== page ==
The Tarsus Technology Group is stepping up their own internal email security policies to deal with the increased activity of cybercriminals seeking to exploit the COVID-19 pandemic for their own gain.
Since the start of the coronavirus pandemic and South Africa’s subsequent lockdown, cybercrime has increased dramatically. Cybercriminals have been working feverishly to exploit the interest, concerns, and fears of South Africans around the pandemic.
They have also made the most of the fact that so many people are working from home now, and the unsecure IT environments that have resulted. So much so, that we even wrote a story about it back in May.
Things haven’t started getting better yet, either. In late May, Business Day reported that cyberattackers have identified South Africa as a particularly lucrative spot to ply their trade, as they perceive the country’s overall cyber-resilience to be on the low side.
And some surprising statistics seem to bear that out.
SA seeing major malware detection increases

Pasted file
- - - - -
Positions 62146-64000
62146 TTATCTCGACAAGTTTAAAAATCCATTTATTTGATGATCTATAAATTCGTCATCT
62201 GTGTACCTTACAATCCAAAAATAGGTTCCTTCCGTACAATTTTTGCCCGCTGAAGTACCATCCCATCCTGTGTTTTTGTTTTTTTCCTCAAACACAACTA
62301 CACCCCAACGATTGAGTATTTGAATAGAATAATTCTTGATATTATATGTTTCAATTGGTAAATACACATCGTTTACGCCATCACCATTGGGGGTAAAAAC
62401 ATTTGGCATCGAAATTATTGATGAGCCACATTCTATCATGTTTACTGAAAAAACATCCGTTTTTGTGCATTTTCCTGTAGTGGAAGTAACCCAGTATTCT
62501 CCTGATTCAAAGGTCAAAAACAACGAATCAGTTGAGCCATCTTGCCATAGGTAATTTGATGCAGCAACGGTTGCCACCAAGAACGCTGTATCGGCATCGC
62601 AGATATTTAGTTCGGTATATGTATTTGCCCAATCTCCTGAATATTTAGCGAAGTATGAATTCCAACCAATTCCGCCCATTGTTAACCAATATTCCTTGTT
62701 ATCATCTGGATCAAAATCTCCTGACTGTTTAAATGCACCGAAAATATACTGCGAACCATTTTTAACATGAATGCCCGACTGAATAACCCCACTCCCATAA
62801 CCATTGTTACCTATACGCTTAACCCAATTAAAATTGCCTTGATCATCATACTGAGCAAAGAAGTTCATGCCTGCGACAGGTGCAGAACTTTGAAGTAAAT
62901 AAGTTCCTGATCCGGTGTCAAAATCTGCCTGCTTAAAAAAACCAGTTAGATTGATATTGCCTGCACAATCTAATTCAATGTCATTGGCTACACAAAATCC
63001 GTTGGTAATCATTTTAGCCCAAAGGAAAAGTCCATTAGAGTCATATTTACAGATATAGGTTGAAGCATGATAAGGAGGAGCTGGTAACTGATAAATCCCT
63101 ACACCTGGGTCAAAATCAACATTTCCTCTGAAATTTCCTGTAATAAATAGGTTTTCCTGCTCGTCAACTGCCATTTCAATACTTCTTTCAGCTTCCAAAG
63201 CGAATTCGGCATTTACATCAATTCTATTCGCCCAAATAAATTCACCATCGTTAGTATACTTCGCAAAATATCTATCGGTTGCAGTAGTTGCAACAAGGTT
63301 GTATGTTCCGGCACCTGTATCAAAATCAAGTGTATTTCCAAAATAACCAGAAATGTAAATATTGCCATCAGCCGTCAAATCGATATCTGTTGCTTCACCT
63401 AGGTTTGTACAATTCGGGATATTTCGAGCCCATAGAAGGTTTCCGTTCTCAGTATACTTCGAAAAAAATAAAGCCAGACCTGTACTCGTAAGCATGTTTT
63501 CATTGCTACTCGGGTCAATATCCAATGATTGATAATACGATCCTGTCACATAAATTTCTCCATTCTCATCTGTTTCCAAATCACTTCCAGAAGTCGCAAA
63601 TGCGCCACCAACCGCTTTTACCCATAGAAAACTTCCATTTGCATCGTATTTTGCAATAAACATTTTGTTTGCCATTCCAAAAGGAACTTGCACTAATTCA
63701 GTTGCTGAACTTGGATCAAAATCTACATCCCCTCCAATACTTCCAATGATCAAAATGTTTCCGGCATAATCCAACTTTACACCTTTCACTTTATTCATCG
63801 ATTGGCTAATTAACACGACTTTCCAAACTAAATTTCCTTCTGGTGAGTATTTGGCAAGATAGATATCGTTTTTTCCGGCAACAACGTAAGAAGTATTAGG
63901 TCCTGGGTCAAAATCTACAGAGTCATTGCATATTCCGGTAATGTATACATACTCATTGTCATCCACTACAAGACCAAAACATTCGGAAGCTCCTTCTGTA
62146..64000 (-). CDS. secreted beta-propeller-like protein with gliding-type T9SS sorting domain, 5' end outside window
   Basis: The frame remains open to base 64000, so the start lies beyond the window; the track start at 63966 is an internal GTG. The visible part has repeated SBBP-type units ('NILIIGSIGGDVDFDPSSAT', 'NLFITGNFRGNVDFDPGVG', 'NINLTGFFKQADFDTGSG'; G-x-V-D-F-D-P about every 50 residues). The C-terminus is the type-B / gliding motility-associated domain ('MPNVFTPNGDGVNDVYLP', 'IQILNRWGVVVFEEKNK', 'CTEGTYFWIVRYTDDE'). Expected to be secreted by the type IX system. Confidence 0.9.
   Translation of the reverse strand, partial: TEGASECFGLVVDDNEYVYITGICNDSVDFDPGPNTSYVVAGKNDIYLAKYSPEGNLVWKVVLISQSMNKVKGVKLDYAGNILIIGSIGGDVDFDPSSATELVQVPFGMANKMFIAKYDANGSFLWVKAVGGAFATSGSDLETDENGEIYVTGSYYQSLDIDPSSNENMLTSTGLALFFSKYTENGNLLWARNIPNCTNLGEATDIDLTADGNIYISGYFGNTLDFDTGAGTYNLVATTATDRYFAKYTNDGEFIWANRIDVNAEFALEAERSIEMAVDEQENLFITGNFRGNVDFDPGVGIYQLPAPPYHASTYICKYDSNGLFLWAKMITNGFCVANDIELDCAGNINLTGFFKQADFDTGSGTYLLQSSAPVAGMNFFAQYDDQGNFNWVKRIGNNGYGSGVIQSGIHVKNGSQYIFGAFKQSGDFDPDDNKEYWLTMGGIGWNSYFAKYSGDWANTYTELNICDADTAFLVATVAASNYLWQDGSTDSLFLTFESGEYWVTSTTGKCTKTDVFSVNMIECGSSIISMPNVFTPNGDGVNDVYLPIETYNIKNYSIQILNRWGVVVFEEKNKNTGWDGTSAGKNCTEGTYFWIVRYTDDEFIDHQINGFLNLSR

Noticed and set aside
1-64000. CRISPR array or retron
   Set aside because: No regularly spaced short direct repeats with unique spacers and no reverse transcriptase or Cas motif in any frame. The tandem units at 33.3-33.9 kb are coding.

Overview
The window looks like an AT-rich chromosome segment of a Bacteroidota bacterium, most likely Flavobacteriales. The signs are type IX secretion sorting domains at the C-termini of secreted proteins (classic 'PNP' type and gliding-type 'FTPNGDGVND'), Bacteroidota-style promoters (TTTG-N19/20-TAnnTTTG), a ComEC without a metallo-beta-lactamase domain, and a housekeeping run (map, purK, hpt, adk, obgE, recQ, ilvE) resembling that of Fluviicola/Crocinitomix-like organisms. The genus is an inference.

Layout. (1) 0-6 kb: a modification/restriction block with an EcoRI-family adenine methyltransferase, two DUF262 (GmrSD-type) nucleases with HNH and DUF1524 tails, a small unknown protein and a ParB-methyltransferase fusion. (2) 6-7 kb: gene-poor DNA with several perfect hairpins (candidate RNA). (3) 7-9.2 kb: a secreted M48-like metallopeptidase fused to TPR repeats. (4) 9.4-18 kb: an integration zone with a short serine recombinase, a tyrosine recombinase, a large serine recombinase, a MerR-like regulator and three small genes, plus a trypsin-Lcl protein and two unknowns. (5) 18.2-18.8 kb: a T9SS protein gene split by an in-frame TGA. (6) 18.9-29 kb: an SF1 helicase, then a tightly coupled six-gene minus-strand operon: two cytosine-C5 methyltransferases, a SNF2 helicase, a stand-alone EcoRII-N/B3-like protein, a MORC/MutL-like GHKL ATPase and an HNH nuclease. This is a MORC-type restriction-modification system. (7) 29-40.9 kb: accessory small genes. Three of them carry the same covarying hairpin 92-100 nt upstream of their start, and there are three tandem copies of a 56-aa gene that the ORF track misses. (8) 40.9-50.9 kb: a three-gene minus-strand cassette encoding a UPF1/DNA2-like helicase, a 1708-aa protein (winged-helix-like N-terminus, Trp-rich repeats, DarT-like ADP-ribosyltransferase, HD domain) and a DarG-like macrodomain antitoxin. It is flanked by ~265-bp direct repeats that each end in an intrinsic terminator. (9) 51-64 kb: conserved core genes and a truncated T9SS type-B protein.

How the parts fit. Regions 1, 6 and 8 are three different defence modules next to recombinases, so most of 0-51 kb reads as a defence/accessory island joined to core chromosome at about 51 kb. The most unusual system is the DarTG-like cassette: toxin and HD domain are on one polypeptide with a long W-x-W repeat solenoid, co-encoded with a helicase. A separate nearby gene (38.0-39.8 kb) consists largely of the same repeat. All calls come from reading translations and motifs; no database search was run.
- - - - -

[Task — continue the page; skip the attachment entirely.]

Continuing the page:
The Business Day article cites a Mimecast report that states “In SA there has been a 385% increase in malware detections, as opposed to the global average of 35.16%”. Other attack vectors have also seen an increase in activity – spam (46%), impersonations (75%) and unsafe URL clicks (97%).
Mimecast’s Brian Pinnock is quoted in the report as saying he believes SA’s numbers in those detection categories “…far exceed the global average during the same period.”
So yes, everyone in South Africa is at major risk of succumbing to a cyberattack, now more than ever.
Proactive Measures Activated
Which is exactly why the Tarsus Technology Group has tightened its own internal IT security measures, particularly around email, in a proactive bid to stay steps ahead of any would-be attackers.
The move has led to some unfamiliar emails hitting employee inboxes, indicating that certain messages have been quarantined or blocked. The additional security and the tightening of email rules is being provided by a Mimecast email security appliance on the TTG network.
Over time the system will become more accurate at identifying suspicious emails, but for now a strict policy is necessary to fight the rising tide of illegitimate emails seeking to exploit employee concerns around COVID and the lockdown.
Stepping up security is good business
Stepping up security around email may seem like a small gesture, but email remains the most popular attack vector used by cybercriminals to ply their trade.
In the first 100 days of the COVID-19 pandemic, Mimecast says it saw a 30% increase in global email-based phishing and impersonation attacks alone.
This move by TTG is therefore a very smart one.
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